Grid computing is a form of distributed computing. The grid is an infrastructure that bonds and unifies globally remote and diverse resources in order to provide computing support for a wide range of applications. Rajkumar Buyya, in his Grid FAQ, defines Grid [as] “a type of parallel and distributed system that enables the sharing, selection, and aggregation of geographically distributed "autonomous" resources dynamically at runtime depending on their availability, capability, performance, cost, and users' quality-of-service requirements.”
According to the the Grid Technology cookbook, retrieved 11:44, 17 June 2010 (UTC), “the most generally useful definition is that a grid consists of shared heterogeneous computing and data resources networked across administrative boundaries. Given such a definition, a grid can be thought of as both an access method and a platform, with grid middleware being the critical software that enables grid operation and ease-of-use. For a grid to function effectively, it is assumed that (a) hardware and software exists on each resource to support participation in a grid and, (b) agreements and policies exist among grid participants to support and define resource sharing.”
Wikipedia, retrieved 11:29, 17 June 2010 (UTC) defines grid computing as “the combination of computer resources from multiple administrative domains for a common goal. Grid computing (or the use of a computational grid) is applying the resources of many computers in a network to a single problem at the same time - usually to solve a scientific or technical problem that requires a great number of computer processing cycles or access to large amounts of data”.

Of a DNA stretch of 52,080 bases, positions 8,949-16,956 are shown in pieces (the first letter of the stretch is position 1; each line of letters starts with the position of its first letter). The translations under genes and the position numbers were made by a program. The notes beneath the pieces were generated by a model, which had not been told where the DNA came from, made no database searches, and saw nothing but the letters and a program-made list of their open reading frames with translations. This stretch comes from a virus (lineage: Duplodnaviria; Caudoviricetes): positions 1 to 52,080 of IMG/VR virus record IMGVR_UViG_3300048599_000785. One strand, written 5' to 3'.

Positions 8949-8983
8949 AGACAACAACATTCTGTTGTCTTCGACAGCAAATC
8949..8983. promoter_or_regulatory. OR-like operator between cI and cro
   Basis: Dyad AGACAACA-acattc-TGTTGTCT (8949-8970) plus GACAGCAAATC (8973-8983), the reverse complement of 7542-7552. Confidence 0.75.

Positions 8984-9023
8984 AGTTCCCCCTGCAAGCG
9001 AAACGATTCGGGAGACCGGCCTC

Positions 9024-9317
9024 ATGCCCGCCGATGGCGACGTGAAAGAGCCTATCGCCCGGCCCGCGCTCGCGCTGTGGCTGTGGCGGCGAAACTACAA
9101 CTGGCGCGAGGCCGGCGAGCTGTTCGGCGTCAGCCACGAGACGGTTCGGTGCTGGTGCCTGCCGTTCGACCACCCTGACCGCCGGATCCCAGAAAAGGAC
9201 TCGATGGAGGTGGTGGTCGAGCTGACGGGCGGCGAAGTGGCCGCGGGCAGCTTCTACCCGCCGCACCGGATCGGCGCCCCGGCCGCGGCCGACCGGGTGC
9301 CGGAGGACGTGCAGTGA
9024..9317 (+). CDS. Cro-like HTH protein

Grid computing is popular in e-science, forms of research that often require huge computing power and collaboration between various data and computing services.
Essential characteristics of grids
According to Bote-Lorenzo (2003:2-3; 2004), the essential characteristics of grids are the following ones:
Parvin et al. (200?: 2-3) define grid toolkits (middle ware systems) trough four layers: fabric, core middleware, user-level middleware, and applications and portals layers:
GridCafé defines a grid architecture in the following way:
Main uses of grids
According to Bote-Lorenzo (2008:5ff; 2004), main uses of grids are:
- Distributed supercomputing support
- High-throughput computing support
- On-demand computing support
- Data-intensive computing support
- Collaborative computing support
- Multimedia computing support
Standards and tools
This section includes a small set of links. For more information, see:
- Grid Computing Info Centre (GRID Infoware), includes a large list of relevant grid technologies
- Grid computing (Wikipedia, as of June 2010 a bit outdated).
- Open Grid Services Architecture (OGSA), a classic middleware architecture designed to fit within a traditional three layer distributed systems model with an access layer, a services layer, and a resources layer.
- The GLUE specification is an information model for Grid entities described using the natural language and UML Class Diagrams. As a conceptual model, it is designed to be independent from the concrete data models adopted for its implementation.